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Seemantham - The South Indian Traditional Baby Shower ceremony

Seemantham is a traditional south Indian way of celebrating baby shower. The same is celebrated in north India as 'godbharai' (god (in this word 'd' is pronounced as 'the') means lap in Hindi and bharai means to fill). The celebration differs from region to region. Seemantham is also known by the names 'poolu mudupu' (i.e adoring flowers in the hair) and 'gajulu todagadam' (i.e wearing glass bangles) in Telugu. It is celebrated in the 5th or 7th or 9th month of pregnancy.
Seemantham is one of the 16 Hindu samskaras known as 'simantonnayana' in Sanskrit. It is a samskara of the embryo / fetus that develops in the pregnant woman's womb. Mostly, seemantham is celebrated for the 1st pregnancy only and not for the subsequent conceives.

There are certain superstitious believes on celebrating the function. In the olden days, people believed that pregnant women are easily prone to evil eyes / attacks. Goddess 'Sri' (a form of Lakshmi Devi) is invoked to ward off the evil and to protect the pregnant woman. The main intention of celebrating the function is to seek the blessings from the elders for a safe delivery and for a healthy and long life of the unborn baby.

Scientifically, the pregnant woman should take utmost care of her health (both physical and mental) for the healthy growth of the developing fetus. It is important to keep her always in good moods and positive thoughts. So, the celebration of Seemantham which involves a family get-together with laughter and sumptuous traditional meal, brings smiles in everyone and there is a spread of happiness and joy all around.
Usually, the function is celebrated by the in-laws of the pregnant woman. Parents of the pregnant woman and the near and dear ones are invited for the function. As per custom, parents get varieties of sweets, fruits, flowers, traditional glass bangles, new sari (for the pregnant woman and her mother-in-law). Most importantly chalimidi (a special sweet made of rice flour and sugar / jaggery) is given to the pregnant woman along with sweets and fruits.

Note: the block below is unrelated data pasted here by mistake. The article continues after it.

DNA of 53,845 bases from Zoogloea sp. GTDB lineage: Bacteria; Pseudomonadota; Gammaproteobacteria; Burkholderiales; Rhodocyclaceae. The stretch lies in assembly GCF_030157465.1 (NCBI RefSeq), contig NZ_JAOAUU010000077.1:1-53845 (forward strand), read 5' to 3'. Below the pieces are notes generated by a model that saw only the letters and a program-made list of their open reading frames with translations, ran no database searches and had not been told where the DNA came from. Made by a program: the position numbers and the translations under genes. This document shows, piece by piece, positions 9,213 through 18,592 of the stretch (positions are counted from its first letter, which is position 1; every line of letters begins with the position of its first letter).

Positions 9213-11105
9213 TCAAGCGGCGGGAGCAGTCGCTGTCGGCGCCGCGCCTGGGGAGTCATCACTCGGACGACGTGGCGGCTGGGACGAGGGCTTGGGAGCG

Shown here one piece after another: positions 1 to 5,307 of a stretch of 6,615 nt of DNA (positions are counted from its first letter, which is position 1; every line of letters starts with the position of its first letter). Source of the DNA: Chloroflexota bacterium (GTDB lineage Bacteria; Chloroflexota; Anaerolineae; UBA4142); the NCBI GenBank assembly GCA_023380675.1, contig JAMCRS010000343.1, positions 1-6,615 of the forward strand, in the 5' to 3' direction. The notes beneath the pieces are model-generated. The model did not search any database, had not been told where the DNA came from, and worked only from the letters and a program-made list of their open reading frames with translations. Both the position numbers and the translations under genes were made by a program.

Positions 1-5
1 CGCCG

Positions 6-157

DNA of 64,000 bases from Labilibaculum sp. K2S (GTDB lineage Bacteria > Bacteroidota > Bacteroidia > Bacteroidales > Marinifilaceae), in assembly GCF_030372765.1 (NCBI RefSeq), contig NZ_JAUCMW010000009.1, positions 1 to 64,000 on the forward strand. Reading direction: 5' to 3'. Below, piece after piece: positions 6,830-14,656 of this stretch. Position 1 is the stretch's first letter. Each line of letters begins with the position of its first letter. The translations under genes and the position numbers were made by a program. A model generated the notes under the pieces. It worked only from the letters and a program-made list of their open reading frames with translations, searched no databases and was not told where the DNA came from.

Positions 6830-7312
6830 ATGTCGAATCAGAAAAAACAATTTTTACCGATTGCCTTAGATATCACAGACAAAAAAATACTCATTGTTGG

All these are placed in her 'kongu' / 'vodi'. Kongu is the veil of the sari which is spread on the left side back. The woman brings the veil to her front on right side and holds it like a pouch.

The procedure for Seemantham is simple when compared to traditional Hindu marriage.

On a auspicious day and at the auspicious time, the pregnant woman is seated on a chair normally facing East. Her mother, mother-in-law and other elderly married women from the invitees offer her gifts (mostly sari).
Her mother applies turmeric paste (pasupu) on her feet, kumkuma (vermilion) on her forehead between the two eyebrows, gandham (perfumed paste) on her neck and then adores her hair with string of seasonal flowers (jasmine flowers). Her mother then puts traditional green glass bangles into both the hands of her pregnant daughter. This is followed by the other elderly married women who have motherly relation with the pregnant woman who put glass bangles into her hands.
And then all the elderly people bless her with 'akshantalu' (placing rice mixed with turmeric powder on her her) when she touches the feet of the elders as a gesture of respect.
Finally it ends up with 'mangala harati' when the elderly married women wave 'harati' to the her.
And sing 'harati' songs like ksheerabdhi kanyakaku. The function culminates with the 'mangala harati' and of course goodie bags (return gifts) to the invitees.

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